Khalid Elahi directs Way Out Incorporated, an organization dedicated to combating youth violence in Richmond, California. He shared his insights into how to break the youth cycle of violence in his hometown, as told to reporter Malcom Marshall.
My name is Khalid Elahi. I’m a community activist and football coach, and executive director and founder of Way Out Incorporated Youth Foundation.
I’m a Richmond native, born and raised. I was a very young kid doing a lot of negative activities, going the wrong route and then overcoming that to come back and help others to overcome the same deal or preventing them from even going that route.
At my lowest point, I was at war with several groups of individuals while selling drugs to provide for my child, hustling and living on the street life on a daily basis.
I had lethal disagreements [with people] in at least four different neighborhoods. That was a real low point. I didn’t worry about tomorrow. I was just focusing on the day at hand. You know tomorrow was millions and millions of years away from me. I was just living day to day.
Then there was my brother’s death in Richmond. That was the lowest of all points, losing my brother to gun violence.
I transformed when my brother died — I turned away from revenge. I grew up.
The first thing that made me put down my weapon was when I started coaching football in 1999. When one of my players saw me on Clarson Boulevard and he yelled out “coach.” That word sent a shock throughout my body, because that title means so much in the African American community. Down the road, on the stage at my brother’s funeral at the Richmond auditorium, I decided to go back to school and ended up graduating from Laney College. My bother’s nickname was “Way Out” so I chose that for the name of the foundation.
Now, I want to help young men and women to live a healthy life. I want them to get on the ball and do something in life. We’re focusing on recruiting young men and women to live a healthy life, to go to college. I have done that successfully with about 10 different people, whether they went to college or they went and got jobs.
Way Out Incorporated is gonna show youth the way out of Richmond, California, street life, poverty life, low income life. We’re gonna educate young people. We’re gonna help youth get on track. We’re gonna help youth start identifying goals that they want for themselves, and get in the habit of setting short-term goals and then reaching them, and then set big goals and reaching them. That’s what Way Out Incorporated does.
We’re consulting with different schools. I’ve worked in King Elementary in Richmond for a couple years, working with second graders on up to fifth graders, raising GPAs and modifying behavior, we’re also working in juvenile halls.
We work with youth first-hand and then we coach for the Richmond Steelers. I’ve coached over 200 young men in my career within six years, so I have a caseload of young men that I constantly work with.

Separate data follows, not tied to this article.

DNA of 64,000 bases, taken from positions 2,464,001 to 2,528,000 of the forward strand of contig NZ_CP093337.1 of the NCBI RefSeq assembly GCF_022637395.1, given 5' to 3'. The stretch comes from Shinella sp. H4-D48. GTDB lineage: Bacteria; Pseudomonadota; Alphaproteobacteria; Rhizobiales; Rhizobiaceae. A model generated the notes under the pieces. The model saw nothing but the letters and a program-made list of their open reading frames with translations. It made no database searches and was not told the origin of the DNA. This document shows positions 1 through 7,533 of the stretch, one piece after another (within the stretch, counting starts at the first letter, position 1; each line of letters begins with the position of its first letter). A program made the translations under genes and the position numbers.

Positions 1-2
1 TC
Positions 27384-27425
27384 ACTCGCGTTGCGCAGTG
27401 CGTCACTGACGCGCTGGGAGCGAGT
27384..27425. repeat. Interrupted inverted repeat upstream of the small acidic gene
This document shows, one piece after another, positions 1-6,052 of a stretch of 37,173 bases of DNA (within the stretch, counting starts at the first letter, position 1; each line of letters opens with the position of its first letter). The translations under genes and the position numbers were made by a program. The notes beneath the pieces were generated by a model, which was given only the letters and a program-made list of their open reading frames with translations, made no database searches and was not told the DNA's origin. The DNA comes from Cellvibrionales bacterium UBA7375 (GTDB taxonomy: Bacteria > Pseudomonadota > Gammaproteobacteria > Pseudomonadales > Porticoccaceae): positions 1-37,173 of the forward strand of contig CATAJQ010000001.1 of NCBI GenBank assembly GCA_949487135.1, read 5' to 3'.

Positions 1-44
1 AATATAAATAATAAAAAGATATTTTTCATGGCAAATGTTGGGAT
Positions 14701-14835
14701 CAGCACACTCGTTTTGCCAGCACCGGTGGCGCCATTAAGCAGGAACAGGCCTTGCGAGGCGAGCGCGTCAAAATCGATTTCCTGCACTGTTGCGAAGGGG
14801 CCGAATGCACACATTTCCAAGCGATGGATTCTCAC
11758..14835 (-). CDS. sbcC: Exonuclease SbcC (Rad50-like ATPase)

The number one thing that’s hurting Richmond, the youth is violence along with poor education. We’re not investing in them today. So what is Richmond gonna be like tomorrow? Who is the change going to be led by, Richmond residents or outsiders?
If the violence is going down, we need to start giving big props to the people that have been committing these violent acts continuously. They’ve basically stopped doing what they’ve been doing every day. So something is convincing them to break the cycle, whether it’s at the church they just went to last week, whether it’s another community program. They don’t have a whole lot of alternatives for these young people. So that’s where we’re trying to come in with creative minds in Way Out Incorporated and get something started for these young people for the future looking years down the line, not just a quick budget or some money fad. No, we’re talking about working with minds for years.
I see it a whole different way. I’m not for the marijuana fields, and I’m not for the casino because we could build something else, and the casino, I mean, why not build a university? Why not build an educational facility? Why not? Why not build a private school?
Why not trust real role models, you know, people that have been through Richmond’s cycle of madness, and then were able to come to you with valuable information. Why not listen to us so we can tell you what we need?
We need an education facility. If you don’t build the education facility, you’re gonna have to end up building another jail anyway. So why not build preventative measures? Why not build a school? Why not have the best private school in the Bay Area, why not?
My dream is working in unison with people from all over Richmond. All our goals will be aimed at improving the entire greater community of Richmond. A better Richmond to me is that we have facilities for K through 12, facilities where we can educate our people in Richmond, send them out to colleges to get the education that they need, and to come back and take Richmond to another level, another plateau.
If we could take that land in Point Molate and build a facility, more than one facility because I believe it’s 424 acres, we can go in and build a facility that could be the most powerful educational magnet in the Bay Area.